How Well Do You Know Your Color Correcting Concealers?

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[title subtitle="And Use the Color Wheel to Conceal"]Make Like an Artist[/title] Maybe you’ve noticed, maybe you’ve haven’t, either way, color correcting is taking the makeup world by storm. With a quick dab or precise dot of the right colored primer or concealer, saying goodbye to dark circles, pasty dullness, and all around redness is just that much easier.

Believe it or not, it doesn’t take a genius to master the art of concealing. Remember the color wheel from art class in elementary school? Remember how we were taught that colors directly across from one another cancel each other out? No? Well, here’s a quick refresher:

 

Color Wheel

 

As you can see from the color wheel above, the color red sits directly across from the color green. On that same note, the color purple also sits directly across from the color yellow. Red is to green as purple is to yellow—they're complementary and completely opposite colors that when mixed together, make a neutral gray—hence the cancelling out.

Keep reading for how to use this nifty color theory trick to your concealing advantage!

 

[infobox subtitle="" bg="green" color="white" opacity="off" space="30" link="no link"]Green[/infobox]

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Best for: neutralizing redness. Think annoying zit or acne scar.

If you have widespread redness on your face—anything from rosacea to sunburn—a green color correcting primer can significantly reduce the flush and even out your skin tone.

 

[infobox subtitle="" bg="yellow" color="white" opacity="off" space="30" link="no link"]Yellow[/infobox]

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Best for: hiding dark veins and under eye circles.

Because yellow sits directly across from purple on the color wheel, yellow concealers are perfect for masking purpley-blue bruises, veins, and under eye circles. Depending on your skin tone, they can also serve as a brightening agent for your foundation.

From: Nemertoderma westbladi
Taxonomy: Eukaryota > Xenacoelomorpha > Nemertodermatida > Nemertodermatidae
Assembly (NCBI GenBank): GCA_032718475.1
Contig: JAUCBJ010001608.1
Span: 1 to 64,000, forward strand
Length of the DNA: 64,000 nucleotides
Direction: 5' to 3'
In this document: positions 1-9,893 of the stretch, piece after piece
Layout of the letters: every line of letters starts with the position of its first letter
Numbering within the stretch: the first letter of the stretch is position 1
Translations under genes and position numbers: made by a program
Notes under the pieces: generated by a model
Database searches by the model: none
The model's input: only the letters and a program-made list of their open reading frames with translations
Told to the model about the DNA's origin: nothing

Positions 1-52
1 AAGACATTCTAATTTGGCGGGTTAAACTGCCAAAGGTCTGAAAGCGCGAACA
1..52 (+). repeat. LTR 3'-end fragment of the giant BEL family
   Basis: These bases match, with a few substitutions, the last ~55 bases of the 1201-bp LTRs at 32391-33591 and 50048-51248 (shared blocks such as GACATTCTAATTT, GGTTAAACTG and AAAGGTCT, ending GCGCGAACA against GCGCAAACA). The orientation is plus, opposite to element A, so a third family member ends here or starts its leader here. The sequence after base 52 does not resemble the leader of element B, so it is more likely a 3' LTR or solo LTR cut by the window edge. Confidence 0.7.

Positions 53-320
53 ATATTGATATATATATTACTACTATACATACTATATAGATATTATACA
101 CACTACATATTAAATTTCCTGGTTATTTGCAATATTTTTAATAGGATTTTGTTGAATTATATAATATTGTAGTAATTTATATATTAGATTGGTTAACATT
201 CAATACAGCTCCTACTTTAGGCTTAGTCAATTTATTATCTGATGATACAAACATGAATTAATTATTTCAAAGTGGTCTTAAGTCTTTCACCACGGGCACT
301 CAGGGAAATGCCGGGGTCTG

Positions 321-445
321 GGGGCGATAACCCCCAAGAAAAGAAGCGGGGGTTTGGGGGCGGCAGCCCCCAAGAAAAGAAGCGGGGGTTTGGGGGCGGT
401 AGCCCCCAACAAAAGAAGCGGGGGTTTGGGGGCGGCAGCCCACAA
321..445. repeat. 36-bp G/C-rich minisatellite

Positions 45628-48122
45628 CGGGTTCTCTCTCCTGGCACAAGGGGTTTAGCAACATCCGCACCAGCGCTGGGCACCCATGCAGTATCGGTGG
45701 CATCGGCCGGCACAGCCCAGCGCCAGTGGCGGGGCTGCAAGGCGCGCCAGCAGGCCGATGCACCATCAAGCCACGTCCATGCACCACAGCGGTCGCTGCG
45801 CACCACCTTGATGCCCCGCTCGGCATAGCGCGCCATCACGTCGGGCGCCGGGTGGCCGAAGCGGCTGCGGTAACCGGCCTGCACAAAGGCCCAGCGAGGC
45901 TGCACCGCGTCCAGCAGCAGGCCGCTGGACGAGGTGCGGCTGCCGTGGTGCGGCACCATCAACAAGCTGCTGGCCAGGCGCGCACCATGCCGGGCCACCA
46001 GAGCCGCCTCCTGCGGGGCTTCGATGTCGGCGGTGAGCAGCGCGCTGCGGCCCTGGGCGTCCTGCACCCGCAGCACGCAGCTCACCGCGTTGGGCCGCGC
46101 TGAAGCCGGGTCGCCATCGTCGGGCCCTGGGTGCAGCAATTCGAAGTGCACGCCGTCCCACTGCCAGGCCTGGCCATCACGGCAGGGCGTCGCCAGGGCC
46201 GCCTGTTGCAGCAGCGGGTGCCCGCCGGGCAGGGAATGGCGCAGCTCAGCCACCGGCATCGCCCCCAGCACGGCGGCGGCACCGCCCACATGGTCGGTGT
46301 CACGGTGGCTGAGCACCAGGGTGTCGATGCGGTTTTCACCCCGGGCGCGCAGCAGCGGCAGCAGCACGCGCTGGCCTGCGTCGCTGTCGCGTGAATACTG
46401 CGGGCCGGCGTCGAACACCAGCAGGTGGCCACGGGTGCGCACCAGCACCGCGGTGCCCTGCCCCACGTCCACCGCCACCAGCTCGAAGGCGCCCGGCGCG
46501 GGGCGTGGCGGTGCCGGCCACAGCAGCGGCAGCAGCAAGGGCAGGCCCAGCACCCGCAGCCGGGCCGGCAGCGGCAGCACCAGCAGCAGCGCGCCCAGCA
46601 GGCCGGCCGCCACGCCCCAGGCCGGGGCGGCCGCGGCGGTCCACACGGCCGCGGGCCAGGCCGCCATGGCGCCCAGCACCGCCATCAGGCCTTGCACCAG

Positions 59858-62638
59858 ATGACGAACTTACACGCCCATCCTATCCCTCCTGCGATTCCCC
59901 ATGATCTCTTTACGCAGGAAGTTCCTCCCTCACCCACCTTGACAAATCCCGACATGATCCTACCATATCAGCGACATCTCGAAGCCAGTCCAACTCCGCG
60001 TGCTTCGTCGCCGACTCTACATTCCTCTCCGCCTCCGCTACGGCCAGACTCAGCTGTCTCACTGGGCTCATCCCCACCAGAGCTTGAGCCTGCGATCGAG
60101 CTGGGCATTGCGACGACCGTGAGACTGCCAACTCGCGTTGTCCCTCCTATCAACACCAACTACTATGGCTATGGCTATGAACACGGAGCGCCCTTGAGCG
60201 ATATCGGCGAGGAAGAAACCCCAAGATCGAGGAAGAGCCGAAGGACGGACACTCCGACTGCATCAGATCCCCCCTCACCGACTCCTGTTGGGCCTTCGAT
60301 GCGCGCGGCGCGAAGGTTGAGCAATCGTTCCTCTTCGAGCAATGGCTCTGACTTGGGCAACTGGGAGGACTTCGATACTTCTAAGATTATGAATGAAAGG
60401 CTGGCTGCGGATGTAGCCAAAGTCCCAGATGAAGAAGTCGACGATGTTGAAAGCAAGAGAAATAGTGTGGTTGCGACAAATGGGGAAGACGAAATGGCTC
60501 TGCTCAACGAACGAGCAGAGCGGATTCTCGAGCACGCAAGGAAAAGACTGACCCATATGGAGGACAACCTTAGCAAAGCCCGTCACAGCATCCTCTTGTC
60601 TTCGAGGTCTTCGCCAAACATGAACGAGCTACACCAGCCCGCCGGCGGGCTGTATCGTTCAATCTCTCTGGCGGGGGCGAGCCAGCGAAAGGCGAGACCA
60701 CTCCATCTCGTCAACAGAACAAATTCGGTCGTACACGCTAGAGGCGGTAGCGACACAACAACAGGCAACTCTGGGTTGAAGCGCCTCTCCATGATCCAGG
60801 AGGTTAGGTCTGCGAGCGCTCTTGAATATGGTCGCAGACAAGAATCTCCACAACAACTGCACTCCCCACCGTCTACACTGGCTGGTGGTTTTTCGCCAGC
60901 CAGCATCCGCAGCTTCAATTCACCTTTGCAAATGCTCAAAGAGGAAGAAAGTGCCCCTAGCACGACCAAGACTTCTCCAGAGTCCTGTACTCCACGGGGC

[infobox subtitle="" bg="purple" color="white" opacity="off" space="30" link="no link"]Purple[/infobox]

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Best for: eliminating yellow undertones.

By cancelling out dull, pasty, and yellow complexions, both lavender and lilac-colored concealers and primers can often help fake the appearance of a healthy glow. Opt for a purple primer when looking to remove yellow tones from your entire face and a spot concealer when targeting specific yellow spots.

 

[infobox subtitle="" bg="pink" color="white" opacity="off" space="30" link="no link"]Pink[/infobox]

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Best for: brightening around the eye area.

Ideal for masking signs of fatigue, pink or peach-colored concealers—those made from a mixture of red, orange, and yellow hues—directly cancel out blue, purple, and green undertones. The salmon pigments can also offer a boost of radiance to those with sallow or olive skin tones.

 

[infobox subtitle="" bg="orange" color="white" opacity="off" space="30" link="no link"]Neutral[/infobox]

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Best for: minor imperfections and occasional pimples.

If you don't have too many problem areas to target, a concealer similar or one shade lighter than your skin tone will do the trick. Consider yourself extremely blessed!

 

[infobox subtitle="" bg="black" color="white" opacity="off" space="30" link="no link"]White[/infobox]

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Best for: contours and highlights.

White concealers, while tricky to use, are always a risk worth taking. The key is to use them in moderation. When contouring cheekbones, dab some under your eyes and blend outward towards your ears. A dot on the inter and outer corner of your eyes can also help feign alertness. Otherwise, smudges on your brow bone, down the center of your nose, and on top of the cupid's bow can offer the perfect highlight.